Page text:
HTML and CSS Reference
An HTML document links to an external style sheet via a link element in the document's head , as you
learned earlier in this chapter. Listing 3-11 shows another example.
Listing 3-11. Linking to an external style sheet
<title>Power Outfitters Superhero Costume and Supply Co.</title>
<link rel="stylesheet" type="text/css" media="screen" href="styles.css">
<p>Power Outfitters offers top of the line merchandise at
rock-bottom prices for the discerning costumed crime-fighter.</p>
When a browser downloads and begins processing the document, it will follow that link to retrieve the
external style sheet and process it as well, automatically applying its rules to render the page. A browser
downloads an external style sheet only once, then it's cached in the browser's memory for use on
subsequent pages or even for future visits. This keeps your documents lighter and can improve the speed
and performance of your entire website.
You're not limited to a single external style sheet; you can link to several different CSS files in one
document, with each style sheet having its own link element in the document's head . Depending on the
complexity of your site, you might have one style sheet containing general rules for the entire site while
pages within a certain section can link to a second style sheet defining specific styles for that set of pages.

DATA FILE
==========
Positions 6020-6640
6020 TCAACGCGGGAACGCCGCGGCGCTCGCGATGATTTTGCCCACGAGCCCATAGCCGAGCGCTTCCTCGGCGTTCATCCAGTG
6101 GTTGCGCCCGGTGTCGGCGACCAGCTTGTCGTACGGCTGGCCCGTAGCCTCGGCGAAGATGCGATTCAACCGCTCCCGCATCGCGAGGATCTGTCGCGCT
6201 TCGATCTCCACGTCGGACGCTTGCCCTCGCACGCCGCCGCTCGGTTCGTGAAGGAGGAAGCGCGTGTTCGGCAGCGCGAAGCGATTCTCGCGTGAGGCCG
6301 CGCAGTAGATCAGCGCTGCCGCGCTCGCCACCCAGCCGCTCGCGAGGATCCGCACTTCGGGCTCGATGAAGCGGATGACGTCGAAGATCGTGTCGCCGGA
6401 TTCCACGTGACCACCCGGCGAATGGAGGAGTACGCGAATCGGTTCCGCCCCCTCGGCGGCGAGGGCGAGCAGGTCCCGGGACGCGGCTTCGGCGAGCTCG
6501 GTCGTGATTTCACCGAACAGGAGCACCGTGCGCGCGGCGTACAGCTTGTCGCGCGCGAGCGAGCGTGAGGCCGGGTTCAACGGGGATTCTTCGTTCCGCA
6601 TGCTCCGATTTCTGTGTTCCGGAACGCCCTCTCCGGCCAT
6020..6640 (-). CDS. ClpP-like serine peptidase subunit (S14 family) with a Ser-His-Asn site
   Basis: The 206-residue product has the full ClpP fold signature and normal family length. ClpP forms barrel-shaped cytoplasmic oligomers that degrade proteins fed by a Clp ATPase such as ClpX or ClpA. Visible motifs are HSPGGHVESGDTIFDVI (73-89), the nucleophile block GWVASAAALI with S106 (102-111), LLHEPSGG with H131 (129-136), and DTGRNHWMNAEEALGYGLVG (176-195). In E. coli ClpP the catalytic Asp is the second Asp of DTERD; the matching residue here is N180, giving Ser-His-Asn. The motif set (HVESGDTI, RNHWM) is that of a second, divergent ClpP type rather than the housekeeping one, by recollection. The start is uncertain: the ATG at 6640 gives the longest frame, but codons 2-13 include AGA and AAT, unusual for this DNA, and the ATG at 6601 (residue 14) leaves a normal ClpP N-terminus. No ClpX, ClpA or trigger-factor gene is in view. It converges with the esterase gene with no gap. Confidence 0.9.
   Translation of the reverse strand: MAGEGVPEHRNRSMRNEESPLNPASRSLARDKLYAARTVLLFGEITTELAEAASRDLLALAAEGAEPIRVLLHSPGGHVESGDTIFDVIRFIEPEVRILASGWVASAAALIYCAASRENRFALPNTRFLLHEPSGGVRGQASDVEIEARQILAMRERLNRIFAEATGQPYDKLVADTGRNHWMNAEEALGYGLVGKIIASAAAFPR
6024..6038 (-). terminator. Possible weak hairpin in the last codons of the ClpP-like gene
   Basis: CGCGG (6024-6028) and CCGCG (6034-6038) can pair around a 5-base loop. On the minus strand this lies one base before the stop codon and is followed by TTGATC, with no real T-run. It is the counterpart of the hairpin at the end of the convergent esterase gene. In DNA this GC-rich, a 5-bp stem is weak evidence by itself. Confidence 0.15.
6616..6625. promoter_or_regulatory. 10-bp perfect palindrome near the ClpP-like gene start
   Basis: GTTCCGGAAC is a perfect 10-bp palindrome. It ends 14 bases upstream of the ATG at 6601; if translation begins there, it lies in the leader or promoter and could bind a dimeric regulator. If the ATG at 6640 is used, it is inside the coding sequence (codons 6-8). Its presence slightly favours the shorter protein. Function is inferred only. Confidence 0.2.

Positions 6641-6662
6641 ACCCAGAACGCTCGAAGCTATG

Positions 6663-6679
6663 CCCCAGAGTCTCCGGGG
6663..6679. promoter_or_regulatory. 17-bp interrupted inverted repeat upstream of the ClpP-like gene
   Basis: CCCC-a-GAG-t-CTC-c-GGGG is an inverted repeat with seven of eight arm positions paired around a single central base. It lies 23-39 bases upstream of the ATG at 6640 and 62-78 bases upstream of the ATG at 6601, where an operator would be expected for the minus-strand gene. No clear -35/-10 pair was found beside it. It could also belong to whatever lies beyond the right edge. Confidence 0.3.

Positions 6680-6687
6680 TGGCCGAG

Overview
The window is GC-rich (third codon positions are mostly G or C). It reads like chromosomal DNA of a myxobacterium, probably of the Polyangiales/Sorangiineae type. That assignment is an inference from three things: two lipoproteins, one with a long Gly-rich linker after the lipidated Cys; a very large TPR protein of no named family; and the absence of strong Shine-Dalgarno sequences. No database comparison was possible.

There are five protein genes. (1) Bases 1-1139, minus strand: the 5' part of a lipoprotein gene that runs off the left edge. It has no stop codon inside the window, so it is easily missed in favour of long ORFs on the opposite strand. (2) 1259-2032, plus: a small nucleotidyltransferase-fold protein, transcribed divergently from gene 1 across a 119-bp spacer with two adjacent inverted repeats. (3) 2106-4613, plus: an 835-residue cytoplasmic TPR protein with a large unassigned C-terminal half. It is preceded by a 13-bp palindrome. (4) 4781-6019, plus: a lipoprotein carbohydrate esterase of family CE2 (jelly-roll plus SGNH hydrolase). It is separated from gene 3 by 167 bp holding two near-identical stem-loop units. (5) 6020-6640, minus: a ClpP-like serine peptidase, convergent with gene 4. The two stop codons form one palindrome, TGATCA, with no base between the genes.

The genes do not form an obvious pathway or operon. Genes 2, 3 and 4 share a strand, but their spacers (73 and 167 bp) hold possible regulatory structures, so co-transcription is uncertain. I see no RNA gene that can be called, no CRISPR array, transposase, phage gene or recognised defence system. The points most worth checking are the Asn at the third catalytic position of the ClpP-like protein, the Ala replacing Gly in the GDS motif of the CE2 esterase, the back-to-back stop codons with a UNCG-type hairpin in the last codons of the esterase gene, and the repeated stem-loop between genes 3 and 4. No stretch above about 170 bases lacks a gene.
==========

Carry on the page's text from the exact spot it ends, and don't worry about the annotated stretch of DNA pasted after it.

You might also prefer to break your styles apart into separate files based on their purpose: for example,
one style sheet defining colors and backgrounds and another style sheet defining your page layout.
You can also combine all three methods—inline, embedded, and external—to style your web pages,
although it's rarely advisable. If just one page on your site needs some additional rules, you might choose
to include an embedded style sheet for that page alone. You may even, very rarely, want to call out one
element for special treatment and use an inline style for just that element. In almost every case, external
style sheets are the best approach: they eliminate presentational markup, improve a site's performance,
and are much easier to maintain.
With so many CSS rules being dictated from so many different sources, some overlap may be
unavoidable. You already have specificity on your side, with more specific selectors overruling general
selectors. But specificity alone isn't enough to resolve all the potential style conflicts a browser might run
into when it's trying to render a web page. Where specificity fails, the cascade order steps in to sort things
The Cascade Order
Browsers apply CSS rules in the order in which they're received; later rules override previous rules.
Browsers download separate style sheets in a particular order as well. In the case of external style sheets,